nix-shell -I ~ --command 'cabal configure'

cabal configure caches absolute paths to everything, so now when you want to build you just use cabal build as normal:

cabal build

Whenever your .cabal file changes you'll need to regenerate shell.nix - just run the command above, and then cabal configure afterwards.

Multiple Project Usage

The approach scales nicely to multiple projects, but it requires a little bit more manual work to "glue" everything together. To demonstrate how this works, lets consider my socket-io library. This library depends on engine-io, and I usually develop both at the same time.

The first step to Nix-ifying this project is to generate default.nix expressions along side each individual .cabal file:

cabal2nix engine-io/engine-io.cabal > engine-io/default.nix
cabal2nix socket-io/socket-io.cabal > socket-io/default.nix

These default.nix expressions are functions, so we can't do much right now. To call the functions, we write our own shell.nix file that explains how to combine everything. For engine-io/shell.nix, we don't have to do anything particularly clever:

with (import <nixpkgs> {}).pkgs;
(haskellngPackages.callPackage ./. {}).env

For socket-io, we need to depend on engine-io:

with (import <nixpkgs> {}).pkgs;
let modifiedHaskellPackages = haskellngPackages.override {
      overrides = self: super: {
        engine-io = self.callPackage ../engine-io {};
        socket-io = self.callPackage ./. {};
in modifiedHaskellPackages.socket-io.env

Now we have shell.nix in each environment, so we can use cabal configure as before.

The key observation here is that whenever engine-io changes, we need to reconfigure socket-io to detect these changes. This is as simple as running

cd socket-io; nix-shell -I ~ --command 'cabal configure'

Nix will notice that ../engine-io has changed, and rebuild it before running cabal configure.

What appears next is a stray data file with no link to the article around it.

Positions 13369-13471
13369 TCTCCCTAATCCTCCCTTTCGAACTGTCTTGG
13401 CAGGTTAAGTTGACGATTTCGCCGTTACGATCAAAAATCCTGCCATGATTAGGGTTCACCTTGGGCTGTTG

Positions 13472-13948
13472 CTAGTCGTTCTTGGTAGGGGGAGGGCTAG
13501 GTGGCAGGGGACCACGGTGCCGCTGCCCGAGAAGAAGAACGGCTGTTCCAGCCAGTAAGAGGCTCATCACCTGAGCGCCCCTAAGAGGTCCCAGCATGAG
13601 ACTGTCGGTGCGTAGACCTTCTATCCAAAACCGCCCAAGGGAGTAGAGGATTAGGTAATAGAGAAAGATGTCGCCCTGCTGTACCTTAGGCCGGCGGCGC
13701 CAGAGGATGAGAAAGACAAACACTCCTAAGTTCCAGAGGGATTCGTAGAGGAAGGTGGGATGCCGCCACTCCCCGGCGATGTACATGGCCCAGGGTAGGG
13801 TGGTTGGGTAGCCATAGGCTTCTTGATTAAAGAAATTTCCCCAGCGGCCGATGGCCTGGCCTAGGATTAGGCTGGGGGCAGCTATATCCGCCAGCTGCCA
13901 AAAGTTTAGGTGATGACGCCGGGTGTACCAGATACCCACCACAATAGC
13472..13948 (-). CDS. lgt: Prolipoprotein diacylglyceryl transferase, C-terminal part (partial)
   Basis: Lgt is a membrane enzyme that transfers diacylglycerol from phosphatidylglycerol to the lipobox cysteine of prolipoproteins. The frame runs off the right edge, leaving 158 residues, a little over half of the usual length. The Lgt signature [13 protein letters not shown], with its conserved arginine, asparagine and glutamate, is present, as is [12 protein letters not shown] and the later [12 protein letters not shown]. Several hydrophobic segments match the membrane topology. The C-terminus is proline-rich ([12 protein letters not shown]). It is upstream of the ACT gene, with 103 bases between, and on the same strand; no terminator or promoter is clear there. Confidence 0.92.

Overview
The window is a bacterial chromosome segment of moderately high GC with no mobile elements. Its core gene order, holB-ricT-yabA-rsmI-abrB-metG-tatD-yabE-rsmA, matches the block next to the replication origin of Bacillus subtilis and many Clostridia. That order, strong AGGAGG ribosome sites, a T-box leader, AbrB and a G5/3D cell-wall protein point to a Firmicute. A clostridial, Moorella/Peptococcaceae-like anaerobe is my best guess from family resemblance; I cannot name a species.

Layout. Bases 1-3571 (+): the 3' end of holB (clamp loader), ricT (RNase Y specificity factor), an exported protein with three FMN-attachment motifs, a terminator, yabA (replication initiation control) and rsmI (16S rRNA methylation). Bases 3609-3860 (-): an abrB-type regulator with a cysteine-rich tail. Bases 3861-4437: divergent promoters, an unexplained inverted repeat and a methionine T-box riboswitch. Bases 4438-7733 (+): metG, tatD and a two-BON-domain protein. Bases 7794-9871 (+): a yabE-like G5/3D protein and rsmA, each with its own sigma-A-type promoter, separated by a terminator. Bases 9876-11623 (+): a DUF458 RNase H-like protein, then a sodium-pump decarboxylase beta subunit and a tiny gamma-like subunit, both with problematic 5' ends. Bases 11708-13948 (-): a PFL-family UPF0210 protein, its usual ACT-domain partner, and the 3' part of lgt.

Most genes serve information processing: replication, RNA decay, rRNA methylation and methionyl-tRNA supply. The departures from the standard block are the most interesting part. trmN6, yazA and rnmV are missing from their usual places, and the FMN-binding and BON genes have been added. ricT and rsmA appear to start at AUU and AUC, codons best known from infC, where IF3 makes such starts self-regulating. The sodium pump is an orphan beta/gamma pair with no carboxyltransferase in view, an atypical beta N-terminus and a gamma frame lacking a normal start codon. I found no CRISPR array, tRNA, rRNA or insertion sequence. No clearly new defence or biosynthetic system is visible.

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    Thank you! This looks much simpler than what I'm doing at the moment. Can you expand a bit on what haskellng is doing ("how we package things in nix")? Is the workflow for cross-project dependencies similar to what you described in ocharles.org.uk/blog/posts/…, or has that changed? – Kris Nuttycombe Jan 15 '15 at 21:12
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    @KrisNuttycombe I think Ollie meant haskellngPackages.cabal-install. – Alp Mestanogullari Jan 15 '15 at 22:44
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    This command (cabal2nix --shell my-project.cabal > shell.nix) doesn't work for me. Instead I had to use cabal2nix --shell ./. > shell.nix and edit the src attribute to point to ./src. – Matthew Pickering Jan 16 '15 at 20:29
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    @ErikAllik We're "in the future" in that haskellng is now just the standard way of packaging haskell stuff in nixpkgs (took me a while to figure that out when I recently jumped to nixos; there's so many tutorials telling you to use haskellng). I tried stack+nix, since I was using stack without nix and it has some integration, but have so far concluded I prefer cabal+nix; nix itself provides the sandboxing, lts package sets, and ability to depend on non-haskell projects, and I'm finding it easier to just work with nix-shell than to mix in stack exec as well. – Ben Jan 28 '16 at 0:08
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    @ErikAllik Relevant links about Stack+Nix: tweag.io/blog/stack-nix-portable-reproducible-builds and github.com/commercialhaskell/stack/blob/master/doc/… – Wizek Oct 2 '16 at 13:27